Thanks for your comments and for educating people on eating disorders.


allisonsky said...

Dear Dr. Stacey,

I was 105 before I had my babies, and I basically stay at 120 (5 feet tall). I was constantly saying to myself "when I get to 105 I will buy new clothes to make me feel good about myself." A wise friend of mine said "why don't you buy some pretty clothes for yourself NOW and if you ever get to 105 again then buy some new clothes, keep the 120 clothes in case your weight goes up." Anyway, I went to the GAP and Ann Taylor Loft, bought some reasonably priced stuff, and I feel SOOOOO good at 120... What a lift!!! Maybe, just buying yourself a few pretty things because you DO deserve it will actually boost your self esteem and force you to live in the now. Just a thought.....

drstaceyny said...

Dear AS--a very wise friend! That's actually right on track--you get some cute new clothes and don't have to feel that stifling, uncomfortable feeling of squeezing into those too small.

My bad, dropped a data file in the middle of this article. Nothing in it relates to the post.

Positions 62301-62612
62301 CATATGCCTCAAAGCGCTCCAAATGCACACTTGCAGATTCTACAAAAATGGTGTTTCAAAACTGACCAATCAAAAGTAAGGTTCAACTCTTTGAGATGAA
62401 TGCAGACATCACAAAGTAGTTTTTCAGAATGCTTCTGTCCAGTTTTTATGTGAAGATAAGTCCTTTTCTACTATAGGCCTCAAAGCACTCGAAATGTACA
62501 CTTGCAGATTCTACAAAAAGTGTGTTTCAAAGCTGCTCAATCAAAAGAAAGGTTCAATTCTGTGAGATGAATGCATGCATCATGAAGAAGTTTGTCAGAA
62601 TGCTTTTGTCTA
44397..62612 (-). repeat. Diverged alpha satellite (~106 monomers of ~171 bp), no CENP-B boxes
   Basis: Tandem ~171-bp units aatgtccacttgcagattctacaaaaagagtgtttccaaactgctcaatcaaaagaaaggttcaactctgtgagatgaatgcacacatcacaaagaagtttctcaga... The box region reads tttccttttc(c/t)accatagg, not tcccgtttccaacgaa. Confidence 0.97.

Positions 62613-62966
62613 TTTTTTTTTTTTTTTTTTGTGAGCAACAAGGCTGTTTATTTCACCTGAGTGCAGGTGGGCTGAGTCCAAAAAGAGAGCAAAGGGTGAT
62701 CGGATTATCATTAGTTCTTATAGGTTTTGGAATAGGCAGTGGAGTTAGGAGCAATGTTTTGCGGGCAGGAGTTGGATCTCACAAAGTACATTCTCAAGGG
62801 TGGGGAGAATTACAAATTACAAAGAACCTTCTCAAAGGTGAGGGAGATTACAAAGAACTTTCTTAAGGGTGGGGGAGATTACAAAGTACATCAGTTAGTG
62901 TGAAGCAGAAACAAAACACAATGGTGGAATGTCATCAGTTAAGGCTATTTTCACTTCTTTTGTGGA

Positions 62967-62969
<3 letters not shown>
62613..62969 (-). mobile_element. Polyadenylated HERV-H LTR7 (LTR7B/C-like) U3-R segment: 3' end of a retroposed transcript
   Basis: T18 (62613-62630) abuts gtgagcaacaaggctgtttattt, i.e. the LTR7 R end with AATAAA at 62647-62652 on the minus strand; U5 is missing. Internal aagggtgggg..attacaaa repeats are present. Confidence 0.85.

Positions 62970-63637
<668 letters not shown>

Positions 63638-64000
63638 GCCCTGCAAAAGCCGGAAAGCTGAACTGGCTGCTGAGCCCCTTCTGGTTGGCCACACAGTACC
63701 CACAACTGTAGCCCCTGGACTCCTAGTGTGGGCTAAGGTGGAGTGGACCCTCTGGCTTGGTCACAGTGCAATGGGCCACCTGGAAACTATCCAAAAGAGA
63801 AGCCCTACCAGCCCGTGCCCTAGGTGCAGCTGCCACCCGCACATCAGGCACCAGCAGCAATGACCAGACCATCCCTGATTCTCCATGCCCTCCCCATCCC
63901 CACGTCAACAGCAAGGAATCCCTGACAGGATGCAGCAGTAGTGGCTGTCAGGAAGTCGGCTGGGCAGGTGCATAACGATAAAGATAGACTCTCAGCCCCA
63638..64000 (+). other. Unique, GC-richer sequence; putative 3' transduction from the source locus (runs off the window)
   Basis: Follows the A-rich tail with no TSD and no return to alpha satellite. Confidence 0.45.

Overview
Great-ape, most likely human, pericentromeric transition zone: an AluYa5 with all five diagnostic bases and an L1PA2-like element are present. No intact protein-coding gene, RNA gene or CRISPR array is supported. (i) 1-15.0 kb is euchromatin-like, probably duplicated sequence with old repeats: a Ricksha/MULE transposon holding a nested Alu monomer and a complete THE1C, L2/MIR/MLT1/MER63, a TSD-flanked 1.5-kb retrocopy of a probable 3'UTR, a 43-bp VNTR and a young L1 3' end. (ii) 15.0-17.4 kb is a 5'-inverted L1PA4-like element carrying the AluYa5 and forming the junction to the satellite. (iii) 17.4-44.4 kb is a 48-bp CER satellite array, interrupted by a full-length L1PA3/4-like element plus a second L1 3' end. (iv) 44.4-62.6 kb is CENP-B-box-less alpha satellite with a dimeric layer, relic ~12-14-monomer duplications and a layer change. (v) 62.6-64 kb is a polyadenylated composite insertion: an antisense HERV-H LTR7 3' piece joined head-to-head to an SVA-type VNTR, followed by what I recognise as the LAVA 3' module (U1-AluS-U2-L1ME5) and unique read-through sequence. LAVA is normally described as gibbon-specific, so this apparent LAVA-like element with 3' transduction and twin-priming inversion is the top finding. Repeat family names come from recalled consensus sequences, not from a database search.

Thanks, J, for adding me to your list. Good luck with your program.

Liz said...

allisonsky -

I actually tried that finally after maintaining the same unwelcome weight for 4 months. I decided to get some nice clothes for a job interview at my favorite classy store, Ann Taylor loft. Unfortunately, their size 14 is more like a size 12 - and nothing fit me. I was in despair! Where do heavier women buy work clothes? I mean, if the average size is 10-14, then where is everyone else shopping? The only place I can find nice work clothes in a 14 short that fit me is Old Navy. I haven't gone shopping since, and I really do need more clothes that fit me and make me feel comfortable and pretty. But this experience threw me into relapse, and I ended up binging and purging again. I still don't quite know what to do about it.